As we return to the classroom, I’d like to share three goals for the upcoming school year. First, the HED will play a greater role in promoting professional development opportunities across the state. Our members and their institutions host many of these events. We can help them attract participants. Second, the HED will facilitate reciprocal relationships between institutions of higher education and Pk- 12 schools. We need each other, so let’s communicate! Third, COVID has taken much of the enjoyment out of the classroom. The HED will continue working on ideas to put the excitement back into teaching. One idea has been to partner with our C-NAfME chapter and develop a “Festival of Music Lesson Presentations.” That may be the spark that ignites the joy we are missing. If you have a suggestion, please share it.

In closing, find time to disconnect this summer and breathe. Next year may be the best school year ever!

HED: Music Education in Alabama – Alive and Well!

Music Education in Alabama – Alive and Well!
Colleagues, we have faced many challenges this year. I can proudly announce, however, that we are surviving and thriving. The recent 2021 AMEA Conference provides evidence that music education is not only taking place in Alabama, but that music educators are more determined than ever to continue our strong traditions. The number of participants in this conference strongly suggests that we are resilient and have the enthusiasm and dedication needed to overcome any obstacle. Bring on the future!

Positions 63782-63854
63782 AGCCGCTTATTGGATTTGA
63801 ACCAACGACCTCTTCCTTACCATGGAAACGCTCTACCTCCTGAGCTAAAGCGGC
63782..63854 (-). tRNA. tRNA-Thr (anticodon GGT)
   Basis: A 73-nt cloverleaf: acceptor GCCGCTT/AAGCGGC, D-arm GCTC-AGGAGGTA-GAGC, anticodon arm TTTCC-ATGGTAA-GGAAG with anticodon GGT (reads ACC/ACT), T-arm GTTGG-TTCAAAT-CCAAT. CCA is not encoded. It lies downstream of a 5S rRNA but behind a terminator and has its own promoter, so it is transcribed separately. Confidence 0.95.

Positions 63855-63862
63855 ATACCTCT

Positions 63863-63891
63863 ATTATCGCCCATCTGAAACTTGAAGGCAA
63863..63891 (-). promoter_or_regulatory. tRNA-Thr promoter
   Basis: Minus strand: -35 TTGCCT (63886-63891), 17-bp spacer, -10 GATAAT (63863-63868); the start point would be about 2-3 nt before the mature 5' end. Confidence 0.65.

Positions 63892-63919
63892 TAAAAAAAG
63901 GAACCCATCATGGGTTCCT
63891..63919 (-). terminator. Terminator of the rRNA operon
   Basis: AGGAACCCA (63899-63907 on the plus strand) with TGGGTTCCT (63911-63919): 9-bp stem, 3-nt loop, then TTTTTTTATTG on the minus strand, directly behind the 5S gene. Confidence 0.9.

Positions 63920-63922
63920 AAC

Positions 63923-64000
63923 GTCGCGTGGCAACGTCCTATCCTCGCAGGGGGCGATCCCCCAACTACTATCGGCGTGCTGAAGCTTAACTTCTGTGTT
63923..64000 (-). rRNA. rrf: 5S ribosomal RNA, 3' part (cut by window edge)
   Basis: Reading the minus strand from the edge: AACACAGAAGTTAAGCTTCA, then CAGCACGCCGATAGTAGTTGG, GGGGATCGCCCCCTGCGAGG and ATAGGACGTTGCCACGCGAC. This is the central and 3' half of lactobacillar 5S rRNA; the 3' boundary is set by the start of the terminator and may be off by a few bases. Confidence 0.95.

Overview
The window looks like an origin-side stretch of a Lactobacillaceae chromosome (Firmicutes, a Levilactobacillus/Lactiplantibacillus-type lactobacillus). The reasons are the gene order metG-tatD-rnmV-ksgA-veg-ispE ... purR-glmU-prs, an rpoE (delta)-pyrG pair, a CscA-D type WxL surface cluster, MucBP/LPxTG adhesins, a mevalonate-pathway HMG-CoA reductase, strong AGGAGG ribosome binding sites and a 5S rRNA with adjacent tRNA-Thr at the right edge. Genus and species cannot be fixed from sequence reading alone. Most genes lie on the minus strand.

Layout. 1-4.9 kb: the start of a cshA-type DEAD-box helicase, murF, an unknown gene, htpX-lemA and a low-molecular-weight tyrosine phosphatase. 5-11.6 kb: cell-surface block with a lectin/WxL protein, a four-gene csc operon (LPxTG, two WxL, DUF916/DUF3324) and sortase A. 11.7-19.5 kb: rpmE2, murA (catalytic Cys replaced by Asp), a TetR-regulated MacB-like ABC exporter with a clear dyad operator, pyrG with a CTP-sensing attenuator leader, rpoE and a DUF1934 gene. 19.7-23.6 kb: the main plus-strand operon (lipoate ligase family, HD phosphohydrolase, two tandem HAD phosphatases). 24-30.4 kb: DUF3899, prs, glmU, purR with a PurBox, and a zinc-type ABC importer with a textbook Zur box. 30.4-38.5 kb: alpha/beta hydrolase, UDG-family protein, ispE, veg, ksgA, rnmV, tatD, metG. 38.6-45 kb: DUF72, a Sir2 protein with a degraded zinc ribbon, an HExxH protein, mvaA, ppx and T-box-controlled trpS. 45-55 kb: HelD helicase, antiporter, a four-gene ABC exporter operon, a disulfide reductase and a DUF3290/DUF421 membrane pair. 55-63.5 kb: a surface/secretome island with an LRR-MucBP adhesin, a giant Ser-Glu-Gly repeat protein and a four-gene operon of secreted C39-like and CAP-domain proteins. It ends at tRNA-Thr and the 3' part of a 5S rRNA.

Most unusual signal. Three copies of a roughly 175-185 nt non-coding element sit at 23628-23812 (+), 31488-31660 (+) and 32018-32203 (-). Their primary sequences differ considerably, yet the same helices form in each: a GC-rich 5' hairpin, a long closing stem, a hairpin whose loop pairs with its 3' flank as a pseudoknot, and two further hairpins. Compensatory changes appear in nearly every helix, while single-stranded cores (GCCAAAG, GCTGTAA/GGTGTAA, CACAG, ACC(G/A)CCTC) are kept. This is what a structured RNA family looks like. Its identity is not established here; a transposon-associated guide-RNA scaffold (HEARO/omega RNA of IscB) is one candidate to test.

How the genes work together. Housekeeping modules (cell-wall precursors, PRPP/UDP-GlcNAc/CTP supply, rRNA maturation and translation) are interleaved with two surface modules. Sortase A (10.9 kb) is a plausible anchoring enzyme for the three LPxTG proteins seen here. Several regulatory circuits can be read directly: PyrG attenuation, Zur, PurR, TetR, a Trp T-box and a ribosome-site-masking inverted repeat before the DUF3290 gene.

In the Higher Education Division, there were several conference highlights that are worthy of acknowledgement. This was the first time that the HED hosted two recitals, one held on Thursday and the other on Friday. The performers presented a wide variety of repertoire with an emphasis on underrepresented composers and new music. Next, the “lightning roundtable” session on Saturday was a fast-paced introduction to several important topics. Although each presenter could have easily filled their own 50-minute time slot, the 10-minute limit kept the session moving quickly. Be assured, you will see more sessions using this format in future conferences. In addition, the quality of our individual sessions was remarkable. We have world-class educators working in our field and sharing their ideas at our conference. Finally, I would like to send a “shout-out” to Russell Greene who managed the technical side of the HED sessions. His attention to detail allowed our sessions to unfold flawlessly. Thank you, everyone!